I started to cry profusely. And I remember my shortcomings to the Father – how I had misconceptions of Him as the stern judge, the God “who exacts obedience or else”… the “punishing God” who wants me to be perfect all the time… the God who wants me to work so hard so I can earn heaven… How wrong I was. I asked forgiveness and asked Him to reveal the sins of my heart. He showed me that despite my weaknesses, He loves me, will provide for me, and He is the Father who wants to heal me. As I started to believe in God as a loving Father who wants what is best for me, my prayers took on a new dimension of trust. I surrendered my illness to Him and asked to be reconciled to His love. I felt Him embrace me and tears flooded my soul that when the nurse came in, he thought I was in pain and in distress and wanted to give me another strong medication to ease my chest pains.

At about 2.30pm, one of the heads of the Cardiology Department and his colleague arrived. They explained about the workings of my heart. Due to consistently high blood pressure, it took on a lot of pounding but medications can assist me and for this time, no further procedures are necessary. I was discharged at 3 pm (Divine Mercy), awed by the great healing love of my Father. My greatest healing, however, was being reconciled to Him and the grace to understand how much He loves me.

When I went home from the hospital, after resting for a while, I needed to open my emails. Reby had sent a reminder for my column. I was about to send an apology and a note to Alice that I am retiring from my column because I do not have any story to tell anymore. I have been writing for The Philippine Times for over 20 years and I believe I have shared as much as I could. But the Lord gave me a story… the greatest story of all… God the Father’s love for us all that continues to wait, to call, to miss us. His heart indeed aches and I pray that when He visits you, you will know in your heart that you are indeed precious, fully loved and He desires to heal and make you whole.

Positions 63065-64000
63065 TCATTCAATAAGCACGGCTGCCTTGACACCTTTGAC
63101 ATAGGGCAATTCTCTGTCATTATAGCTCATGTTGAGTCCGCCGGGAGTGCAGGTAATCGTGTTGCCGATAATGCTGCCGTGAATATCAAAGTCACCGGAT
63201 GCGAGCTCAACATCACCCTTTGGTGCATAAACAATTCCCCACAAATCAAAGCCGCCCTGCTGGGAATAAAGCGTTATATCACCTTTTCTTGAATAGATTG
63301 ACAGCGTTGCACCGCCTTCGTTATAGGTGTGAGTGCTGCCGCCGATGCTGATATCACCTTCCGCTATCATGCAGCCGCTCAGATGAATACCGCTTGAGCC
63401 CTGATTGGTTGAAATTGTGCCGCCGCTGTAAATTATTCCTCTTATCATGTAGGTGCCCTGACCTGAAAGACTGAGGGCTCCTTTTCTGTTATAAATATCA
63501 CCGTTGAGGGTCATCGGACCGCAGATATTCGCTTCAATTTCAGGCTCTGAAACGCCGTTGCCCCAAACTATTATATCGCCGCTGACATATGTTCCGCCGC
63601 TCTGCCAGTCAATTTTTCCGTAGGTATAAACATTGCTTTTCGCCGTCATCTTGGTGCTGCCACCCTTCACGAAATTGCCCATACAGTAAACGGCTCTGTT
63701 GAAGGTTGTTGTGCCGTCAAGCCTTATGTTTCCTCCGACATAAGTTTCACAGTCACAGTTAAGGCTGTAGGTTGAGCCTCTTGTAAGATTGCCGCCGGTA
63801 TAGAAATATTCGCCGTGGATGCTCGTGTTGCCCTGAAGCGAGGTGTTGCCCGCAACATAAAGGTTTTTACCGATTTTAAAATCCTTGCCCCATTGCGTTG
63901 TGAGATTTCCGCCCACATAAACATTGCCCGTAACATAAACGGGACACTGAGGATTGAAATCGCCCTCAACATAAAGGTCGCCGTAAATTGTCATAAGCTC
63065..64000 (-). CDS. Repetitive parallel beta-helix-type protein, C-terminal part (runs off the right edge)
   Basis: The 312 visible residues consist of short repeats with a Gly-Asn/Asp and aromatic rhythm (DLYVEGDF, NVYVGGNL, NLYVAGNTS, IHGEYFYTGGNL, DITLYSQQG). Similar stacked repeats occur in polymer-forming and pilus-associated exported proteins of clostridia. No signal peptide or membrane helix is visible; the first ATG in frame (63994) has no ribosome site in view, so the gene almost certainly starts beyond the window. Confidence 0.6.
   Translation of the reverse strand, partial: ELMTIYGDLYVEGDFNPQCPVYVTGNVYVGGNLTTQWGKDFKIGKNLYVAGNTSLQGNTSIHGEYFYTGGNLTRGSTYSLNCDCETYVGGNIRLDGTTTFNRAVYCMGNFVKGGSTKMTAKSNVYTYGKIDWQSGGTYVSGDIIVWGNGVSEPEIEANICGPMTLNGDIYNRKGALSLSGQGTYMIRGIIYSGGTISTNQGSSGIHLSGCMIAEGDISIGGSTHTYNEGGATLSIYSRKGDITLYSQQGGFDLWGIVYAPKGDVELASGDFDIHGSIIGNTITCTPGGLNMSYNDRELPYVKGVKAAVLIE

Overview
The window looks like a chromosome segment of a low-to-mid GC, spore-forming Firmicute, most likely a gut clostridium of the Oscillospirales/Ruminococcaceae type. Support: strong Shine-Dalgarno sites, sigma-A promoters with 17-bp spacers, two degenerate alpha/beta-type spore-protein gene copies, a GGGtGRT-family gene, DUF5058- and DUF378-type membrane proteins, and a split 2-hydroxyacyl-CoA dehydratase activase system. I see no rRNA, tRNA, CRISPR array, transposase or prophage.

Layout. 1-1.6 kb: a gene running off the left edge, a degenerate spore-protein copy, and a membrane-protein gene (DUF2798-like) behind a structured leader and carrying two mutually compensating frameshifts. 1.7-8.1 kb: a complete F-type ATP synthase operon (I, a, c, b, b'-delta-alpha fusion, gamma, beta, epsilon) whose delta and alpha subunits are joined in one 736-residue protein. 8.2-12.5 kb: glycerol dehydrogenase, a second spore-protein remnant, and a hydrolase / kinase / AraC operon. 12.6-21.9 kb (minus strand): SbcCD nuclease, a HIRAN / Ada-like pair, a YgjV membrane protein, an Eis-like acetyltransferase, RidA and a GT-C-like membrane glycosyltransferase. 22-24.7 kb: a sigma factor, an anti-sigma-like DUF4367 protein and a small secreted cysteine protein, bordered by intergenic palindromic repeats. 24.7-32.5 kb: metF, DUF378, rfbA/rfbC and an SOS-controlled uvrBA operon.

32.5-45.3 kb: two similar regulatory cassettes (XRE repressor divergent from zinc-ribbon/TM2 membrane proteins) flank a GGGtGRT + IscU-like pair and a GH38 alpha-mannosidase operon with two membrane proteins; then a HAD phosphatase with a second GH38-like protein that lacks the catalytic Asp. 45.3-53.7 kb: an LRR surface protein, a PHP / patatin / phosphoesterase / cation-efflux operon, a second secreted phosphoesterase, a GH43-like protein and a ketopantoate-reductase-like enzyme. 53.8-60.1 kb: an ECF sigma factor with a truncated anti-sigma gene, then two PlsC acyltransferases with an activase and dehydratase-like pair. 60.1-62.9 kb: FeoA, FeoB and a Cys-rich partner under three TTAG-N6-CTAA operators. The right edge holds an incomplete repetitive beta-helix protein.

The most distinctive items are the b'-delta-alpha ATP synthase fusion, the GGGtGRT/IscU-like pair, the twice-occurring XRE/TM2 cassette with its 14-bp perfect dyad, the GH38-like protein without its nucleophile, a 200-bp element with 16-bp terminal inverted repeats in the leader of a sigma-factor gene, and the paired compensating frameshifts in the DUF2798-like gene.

(For comments or feedback, email evamarie09@bigpond.com)

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Dina Mananquil-Delfino
Dina was a former editor-in-chief of The Philippine Times and has been its columnist for over 20 years. She has written two books, "Colours of Life" and "Under His Wings".Dina has been in the helping field for 40 years in the various roles she had fulfilled- teacher, employee in different organisations, volunteer, pastoral care worker. She is a member of Australian Counsellors of Australia (ACA) and Counsellors Victoria (CV). She brings into her practice her unique style of helping and understanding, having been exposed to various roles involving different cultures. She can relate to the challenges change brings. In her published book Colours of Life, she shares the angst and joy of being a migrant. As a Pastoral Care worker, she has helped many individuals and families empower themselves and encourage them to achieve order in their otherwise chaotic life. She also facilitates/conducts regular workshops/teachings in personal development.Dina’s strength is in pastoral care, assisting people journey through the difficult moments of serious illness, loss and bereavement, helping newly-arrived migrants, and emotionally embracing the elderly and senior members of the community, moving them to work towards a new vision of settlement, hope and comfort.DINA IS A QUALIFIED COUNSELOR AND PASTORAL CARE WORKER. She can be contacted on 0430 214 917. Email evamarie09@bigpond.com for comments or feedback on this story).